I had not heard from Jeffrey Friedman for several years when, last Sunday evening, a mutual friend told me that he suddenly had died. Jeff was a 63-year-old political theorist, academic, author, and editor of the journal Critical Review whose five years as an assistant professor at Barnard College in the early 2000s partially overlapped with my time across the street at Columbia University. For eight months during my senior year at Columbia, Jeff figured prominently in my life as a teacher, mentor, and collaborator. Our friendship was something of an accident—but a happy one.
Jeff was a voracious reader, clear writer, and sharp intellect whose biting wit enlivened any discussion. As I brood over his passing, I am amazed at his continuing influence on a generation of scholars and journalists who, like me, interacted with him only as undergraduate students or as participants in the summer seminar he used to hold. Jeff imparted lessons not easily forgotten. He formed a community where none existed. His intellectual intensity made him a great teacher.
When I was in college, there were two conservatives on campus. Then the other one graduated. It was this older conservative who more than anyone tutored me in journalism and introduced me to the professional networks of intellectual conservatism and the conservative movement. He connected me with the Intercollegiate Studies Institute, which sponsored my internship at National Review and my postgraduate fellowship at the Weekly Standard. And he recommended that I meet Jeff, who invited me to participate in a Critical Review seminar held on the New York University campus in the summer of 2002.
What I remember most clearly about that week 20 years ago was the enormous amount of reading Jeff assigned. He wanted to cover philosophy, politics, economics, and psychology in a few days and, somehow, he did. He would weave together John Rawls with Joseph Schumpeter, Murray Rothbard with Robert Wright, Max Weber with Theda Skocpol. As a rising senior and history major, I was unfamiliar with many of the texts that Jeff referenced and arguments that he rebutted. But I couldn’t help being impressed by his range. In the awkward silences that greeted Jeff whenever he asked a question none of us could answer, I would look down at my papers and underline the titles of books I needed to read and the names I needed to know.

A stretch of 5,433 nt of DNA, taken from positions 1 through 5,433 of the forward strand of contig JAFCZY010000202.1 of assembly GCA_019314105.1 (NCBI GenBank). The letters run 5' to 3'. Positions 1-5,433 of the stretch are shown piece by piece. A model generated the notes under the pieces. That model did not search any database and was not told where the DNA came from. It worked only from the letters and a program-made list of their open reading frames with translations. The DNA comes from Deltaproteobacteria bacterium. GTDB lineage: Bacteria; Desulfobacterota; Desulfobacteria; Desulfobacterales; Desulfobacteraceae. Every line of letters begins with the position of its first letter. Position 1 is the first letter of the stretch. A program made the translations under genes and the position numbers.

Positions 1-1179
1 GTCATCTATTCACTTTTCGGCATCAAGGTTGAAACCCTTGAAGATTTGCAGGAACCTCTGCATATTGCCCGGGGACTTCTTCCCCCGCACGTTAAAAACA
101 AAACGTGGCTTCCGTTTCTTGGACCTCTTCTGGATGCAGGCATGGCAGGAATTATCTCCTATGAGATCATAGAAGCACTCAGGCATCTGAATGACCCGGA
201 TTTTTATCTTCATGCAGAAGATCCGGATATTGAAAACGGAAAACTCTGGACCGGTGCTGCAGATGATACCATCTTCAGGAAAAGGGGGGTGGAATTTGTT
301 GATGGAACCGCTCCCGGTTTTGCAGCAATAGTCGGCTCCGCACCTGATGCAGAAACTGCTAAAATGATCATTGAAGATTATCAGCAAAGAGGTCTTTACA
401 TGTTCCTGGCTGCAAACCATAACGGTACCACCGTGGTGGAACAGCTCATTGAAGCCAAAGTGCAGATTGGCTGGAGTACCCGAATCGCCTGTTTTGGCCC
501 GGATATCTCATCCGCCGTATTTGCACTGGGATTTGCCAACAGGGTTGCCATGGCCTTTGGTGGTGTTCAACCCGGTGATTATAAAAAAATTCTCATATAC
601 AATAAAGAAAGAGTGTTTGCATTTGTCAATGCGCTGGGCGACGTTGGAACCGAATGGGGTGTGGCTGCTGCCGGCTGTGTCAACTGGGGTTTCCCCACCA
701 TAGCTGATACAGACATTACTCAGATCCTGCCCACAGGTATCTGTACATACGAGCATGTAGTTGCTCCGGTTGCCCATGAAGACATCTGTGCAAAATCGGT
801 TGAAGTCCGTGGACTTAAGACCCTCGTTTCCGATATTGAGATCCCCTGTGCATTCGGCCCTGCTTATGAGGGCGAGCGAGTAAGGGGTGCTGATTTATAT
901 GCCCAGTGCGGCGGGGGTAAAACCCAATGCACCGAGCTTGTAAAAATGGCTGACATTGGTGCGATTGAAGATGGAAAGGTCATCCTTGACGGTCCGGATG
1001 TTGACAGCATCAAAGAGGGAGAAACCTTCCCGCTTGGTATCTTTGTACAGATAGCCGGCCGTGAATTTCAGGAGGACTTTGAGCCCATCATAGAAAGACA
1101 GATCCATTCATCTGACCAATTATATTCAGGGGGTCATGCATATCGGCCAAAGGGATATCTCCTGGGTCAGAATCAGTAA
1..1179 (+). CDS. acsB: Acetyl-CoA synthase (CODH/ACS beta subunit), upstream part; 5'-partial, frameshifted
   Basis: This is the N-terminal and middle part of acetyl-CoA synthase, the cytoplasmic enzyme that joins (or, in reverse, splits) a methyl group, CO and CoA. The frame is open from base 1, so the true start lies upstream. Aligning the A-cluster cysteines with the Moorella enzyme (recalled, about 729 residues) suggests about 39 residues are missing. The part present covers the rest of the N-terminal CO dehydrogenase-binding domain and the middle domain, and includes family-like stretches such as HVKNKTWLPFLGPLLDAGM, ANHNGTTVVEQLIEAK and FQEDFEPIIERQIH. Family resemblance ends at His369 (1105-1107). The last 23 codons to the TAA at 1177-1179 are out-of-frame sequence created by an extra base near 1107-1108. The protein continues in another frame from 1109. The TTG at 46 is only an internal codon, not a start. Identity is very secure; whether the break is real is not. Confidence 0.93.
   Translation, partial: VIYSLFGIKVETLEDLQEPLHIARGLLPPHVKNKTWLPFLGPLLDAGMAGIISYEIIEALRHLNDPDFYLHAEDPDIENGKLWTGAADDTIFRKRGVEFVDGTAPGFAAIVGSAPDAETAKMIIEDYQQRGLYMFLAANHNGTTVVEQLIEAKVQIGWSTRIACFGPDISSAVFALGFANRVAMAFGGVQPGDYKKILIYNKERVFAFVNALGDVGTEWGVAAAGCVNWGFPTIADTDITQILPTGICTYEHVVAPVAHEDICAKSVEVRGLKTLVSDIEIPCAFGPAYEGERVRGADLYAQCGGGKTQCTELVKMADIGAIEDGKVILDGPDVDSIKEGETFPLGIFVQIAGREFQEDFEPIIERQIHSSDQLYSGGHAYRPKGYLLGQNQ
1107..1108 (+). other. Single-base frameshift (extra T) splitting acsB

Jeff was a libertarian. But he was not satisfied with libertarian dogma, and he criticized the idea of man as a self-interested rational actor. His great theme was ignorance: not only the public ignorance of electorates but also the individual ignorance of experts bound by the constraints of ideology and groupthink. The state, he said, operated according to the fashionable desires of bureaucrats who were free from democratic accountability.
Such “accountability” was itself a slippery concept. It was hard for either politicians or journalists to determine the meaning of elections and the nature of mandates. Electoral majorities are composites of millions upon millions of people with millions upon millions of concerns, fears, attitudes, hopes, and dreams. Making sense of this cacophony is impossible.
Jeff preferred markets to government not because markets are more rational or more efficient but because they are easier to escape. Markets allow for a greater possibility of exit. And the ability to leave counterproductive, hazardous, or perverse conditions is a guarantor of freedom that also creates opportunities for innovation and improvement. Jeff’s classroom at NYU was where I first heard of A.O. Hirschman’s Exit, Voice, and Loyalty, and where I first encountered Schumpeter’s aphorism, “The picture of the prettiest girl that ever lived will in the long run prove powerless to maintain the sales of a bad cigarette.”